ed. John Michael Cooper

  • Piano
  • 4 min

Programme Note

The date of hte Cotton Dance is unknown, but the handwriting in the two autographs is consistent with Price's script from late 1930s and 1940s — less fine and spidery than is found in the works of the late 1920s and early 1930s but steadier and less blocklike than her script in the last five or six years of her life. The work thus belongs to a sizable corpus of compositions that reflect back musically on the South that Price left behind in 1927, never to return except on occasional visits. The earlier of the two autographs is titled simply "Presto," but when Price prepared a fair copy she retitled the work "Cotton Dance," retaining "presto" as the tempo designation. In addition to the obvious difficulties presented by the nearly pervasive rapid repeated-note dense chords, the tricky syncopations (e.g., mm. 37-43 and 80-81 in the left hand), and the stamina required to shape the work's dense rhythms dynamically, the work is remarkable for its relatively compact juxtaposing of widely different compositional styles and influences. On the one hand, the well-known African American plantation song "Shortnin' Bread" is never far in the surface of the main theme itself, and is emphasized in the passages where Price gives accented descending eighth notes (e.g., mm. 38, 40, etc.); that tune, first documented in the 1890s, was enjoying newfound popularity in its rendition by The Andrews Sisters in 1938, around the time of this piece's composition. That tune is stylistically consistent with the Cotton Dance's other references to vernacular repertoires such as the obvious Boogie Woogie accompaniment in mm. 47-50. But those vernacular references are ensconced in a rondo-like structure that reveals not only Price's advanced harmonic technique (for example, the difficult modulation from G major to D-flat major in mm. 28-33), its bold tonal design, and most obviously the dissonant section with the two hands running in parallel sevenths and ninths in chord planing of augmented triads (mm. 114-26). The latter passage in particular displays the compositional audacity of Price's musical imagination — for surely the stylistic connotations of a title such as Cotton Dance do not lead one to expect extended passages of dissonance and whole-tone chord planing, and those compositional techniques also fall far beyond the pale of the generally conservative musical training she received. In this sense, the Cotton Dance is testimony to the power of Price's determination, despite her race and sex (or perhaps because of them), to exercise the same freedom of expression that was one of the most potent driving forces of twentieth-century music — and, for that matter, of Blacks and Women generally.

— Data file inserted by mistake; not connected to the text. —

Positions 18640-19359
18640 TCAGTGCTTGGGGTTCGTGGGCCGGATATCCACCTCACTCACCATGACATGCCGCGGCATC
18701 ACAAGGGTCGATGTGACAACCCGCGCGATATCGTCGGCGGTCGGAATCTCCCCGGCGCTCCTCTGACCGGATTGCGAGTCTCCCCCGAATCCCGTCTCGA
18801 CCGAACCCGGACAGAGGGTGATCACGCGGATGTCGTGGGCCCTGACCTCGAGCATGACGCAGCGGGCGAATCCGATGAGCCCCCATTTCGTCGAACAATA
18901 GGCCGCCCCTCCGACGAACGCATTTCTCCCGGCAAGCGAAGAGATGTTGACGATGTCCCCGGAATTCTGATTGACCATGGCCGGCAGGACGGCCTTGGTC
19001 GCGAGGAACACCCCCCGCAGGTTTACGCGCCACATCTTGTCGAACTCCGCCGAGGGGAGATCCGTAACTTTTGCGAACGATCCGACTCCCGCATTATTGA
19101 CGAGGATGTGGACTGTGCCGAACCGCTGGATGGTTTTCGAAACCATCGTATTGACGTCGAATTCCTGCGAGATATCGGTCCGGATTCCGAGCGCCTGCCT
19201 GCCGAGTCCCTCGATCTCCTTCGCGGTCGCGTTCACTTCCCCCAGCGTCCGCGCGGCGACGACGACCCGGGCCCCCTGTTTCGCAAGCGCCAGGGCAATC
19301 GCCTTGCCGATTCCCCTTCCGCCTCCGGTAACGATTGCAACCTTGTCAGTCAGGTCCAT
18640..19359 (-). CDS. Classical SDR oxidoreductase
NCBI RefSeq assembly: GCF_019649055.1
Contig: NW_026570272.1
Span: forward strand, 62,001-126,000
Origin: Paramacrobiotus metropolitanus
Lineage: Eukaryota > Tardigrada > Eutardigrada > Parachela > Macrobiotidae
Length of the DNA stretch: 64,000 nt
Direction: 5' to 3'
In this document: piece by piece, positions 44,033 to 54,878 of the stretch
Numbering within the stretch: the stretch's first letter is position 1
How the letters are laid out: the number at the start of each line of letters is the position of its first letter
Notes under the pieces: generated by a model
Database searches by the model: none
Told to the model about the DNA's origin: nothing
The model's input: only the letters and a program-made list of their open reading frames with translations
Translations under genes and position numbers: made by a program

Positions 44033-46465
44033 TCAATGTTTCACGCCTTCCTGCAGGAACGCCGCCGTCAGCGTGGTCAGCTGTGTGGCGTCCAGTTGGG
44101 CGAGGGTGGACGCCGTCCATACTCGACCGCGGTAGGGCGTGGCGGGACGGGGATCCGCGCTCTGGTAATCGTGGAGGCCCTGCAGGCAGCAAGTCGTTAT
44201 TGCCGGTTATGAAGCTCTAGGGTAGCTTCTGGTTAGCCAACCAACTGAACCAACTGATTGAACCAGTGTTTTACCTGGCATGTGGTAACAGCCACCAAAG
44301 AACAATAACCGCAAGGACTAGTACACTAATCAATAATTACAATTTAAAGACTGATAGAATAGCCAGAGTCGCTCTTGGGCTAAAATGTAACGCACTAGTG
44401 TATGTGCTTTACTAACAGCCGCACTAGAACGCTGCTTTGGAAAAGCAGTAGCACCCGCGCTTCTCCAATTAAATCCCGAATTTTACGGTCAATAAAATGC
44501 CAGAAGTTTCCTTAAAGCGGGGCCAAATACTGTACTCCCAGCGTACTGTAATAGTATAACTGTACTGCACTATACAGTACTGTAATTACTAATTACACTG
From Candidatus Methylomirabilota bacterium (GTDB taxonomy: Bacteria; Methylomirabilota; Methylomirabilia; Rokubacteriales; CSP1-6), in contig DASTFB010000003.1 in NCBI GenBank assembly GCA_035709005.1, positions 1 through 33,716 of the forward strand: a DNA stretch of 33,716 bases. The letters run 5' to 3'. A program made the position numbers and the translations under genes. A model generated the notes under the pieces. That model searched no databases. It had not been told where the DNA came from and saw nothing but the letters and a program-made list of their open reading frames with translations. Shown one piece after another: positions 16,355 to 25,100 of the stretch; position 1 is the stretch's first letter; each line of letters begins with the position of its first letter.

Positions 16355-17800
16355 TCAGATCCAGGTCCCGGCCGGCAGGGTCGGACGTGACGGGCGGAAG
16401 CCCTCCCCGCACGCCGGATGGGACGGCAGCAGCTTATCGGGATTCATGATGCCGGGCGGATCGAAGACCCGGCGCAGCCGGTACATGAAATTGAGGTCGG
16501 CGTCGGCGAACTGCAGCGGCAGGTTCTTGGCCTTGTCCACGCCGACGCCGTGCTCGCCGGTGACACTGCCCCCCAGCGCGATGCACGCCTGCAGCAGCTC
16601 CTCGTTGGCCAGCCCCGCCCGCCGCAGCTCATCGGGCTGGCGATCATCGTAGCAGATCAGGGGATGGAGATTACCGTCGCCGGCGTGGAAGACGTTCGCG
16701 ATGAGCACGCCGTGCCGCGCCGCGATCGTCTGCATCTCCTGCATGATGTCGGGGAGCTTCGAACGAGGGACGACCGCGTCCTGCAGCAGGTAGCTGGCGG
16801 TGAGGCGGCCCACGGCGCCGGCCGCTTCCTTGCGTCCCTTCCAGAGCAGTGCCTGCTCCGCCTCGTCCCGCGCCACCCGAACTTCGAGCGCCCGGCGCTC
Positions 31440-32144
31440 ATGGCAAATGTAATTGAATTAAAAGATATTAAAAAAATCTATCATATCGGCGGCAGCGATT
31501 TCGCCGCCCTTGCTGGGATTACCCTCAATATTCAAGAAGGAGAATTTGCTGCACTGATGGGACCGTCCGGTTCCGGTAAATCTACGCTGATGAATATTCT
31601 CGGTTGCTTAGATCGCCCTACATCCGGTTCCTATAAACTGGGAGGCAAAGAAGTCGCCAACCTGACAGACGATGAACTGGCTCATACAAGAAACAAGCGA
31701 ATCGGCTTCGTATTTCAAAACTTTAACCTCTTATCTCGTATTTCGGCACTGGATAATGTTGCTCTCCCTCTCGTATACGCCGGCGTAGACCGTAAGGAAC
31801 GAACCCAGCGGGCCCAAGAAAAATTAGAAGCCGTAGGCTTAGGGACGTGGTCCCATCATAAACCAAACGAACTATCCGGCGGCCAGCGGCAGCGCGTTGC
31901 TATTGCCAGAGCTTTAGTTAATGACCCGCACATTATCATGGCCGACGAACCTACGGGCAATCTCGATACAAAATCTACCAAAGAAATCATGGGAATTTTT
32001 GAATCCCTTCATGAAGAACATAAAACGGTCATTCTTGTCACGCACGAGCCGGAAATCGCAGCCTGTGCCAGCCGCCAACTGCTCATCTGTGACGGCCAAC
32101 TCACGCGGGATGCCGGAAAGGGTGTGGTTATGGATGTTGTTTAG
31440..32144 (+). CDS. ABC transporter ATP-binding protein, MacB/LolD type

— John Michael Cooper